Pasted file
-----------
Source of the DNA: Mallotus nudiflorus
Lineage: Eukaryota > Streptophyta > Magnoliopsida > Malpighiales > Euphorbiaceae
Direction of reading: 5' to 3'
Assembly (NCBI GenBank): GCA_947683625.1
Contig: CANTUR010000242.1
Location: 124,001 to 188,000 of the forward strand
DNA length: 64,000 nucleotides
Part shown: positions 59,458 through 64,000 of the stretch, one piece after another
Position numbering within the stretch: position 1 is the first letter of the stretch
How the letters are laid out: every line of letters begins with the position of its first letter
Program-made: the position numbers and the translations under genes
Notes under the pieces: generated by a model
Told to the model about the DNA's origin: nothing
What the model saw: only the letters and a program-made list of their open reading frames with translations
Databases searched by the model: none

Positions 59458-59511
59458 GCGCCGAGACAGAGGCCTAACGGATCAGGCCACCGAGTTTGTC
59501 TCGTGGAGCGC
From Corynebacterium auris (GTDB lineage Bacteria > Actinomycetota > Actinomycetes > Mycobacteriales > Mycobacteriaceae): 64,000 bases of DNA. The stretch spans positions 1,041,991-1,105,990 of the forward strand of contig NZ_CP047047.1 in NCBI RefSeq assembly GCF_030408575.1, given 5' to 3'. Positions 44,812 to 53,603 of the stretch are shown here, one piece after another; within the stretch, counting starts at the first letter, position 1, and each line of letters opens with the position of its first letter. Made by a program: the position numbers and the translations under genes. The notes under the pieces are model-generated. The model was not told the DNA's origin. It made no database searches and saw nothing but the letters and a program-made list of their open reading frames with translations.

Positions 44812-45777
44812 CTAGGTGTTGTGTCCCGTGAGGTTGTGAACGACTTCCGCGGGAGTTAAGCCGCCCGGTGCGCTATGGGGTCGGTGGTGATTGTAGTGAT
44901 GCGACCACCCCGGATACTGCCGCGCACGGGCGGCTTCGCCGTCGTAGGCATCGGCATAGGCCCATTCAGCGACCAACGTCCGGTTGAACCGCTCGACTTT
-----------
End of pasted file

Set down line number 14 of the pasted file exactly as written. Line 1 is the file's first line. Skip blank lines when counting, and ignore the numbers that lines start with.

What the model saw: only the letters and a program-made list of their open reading frames with translations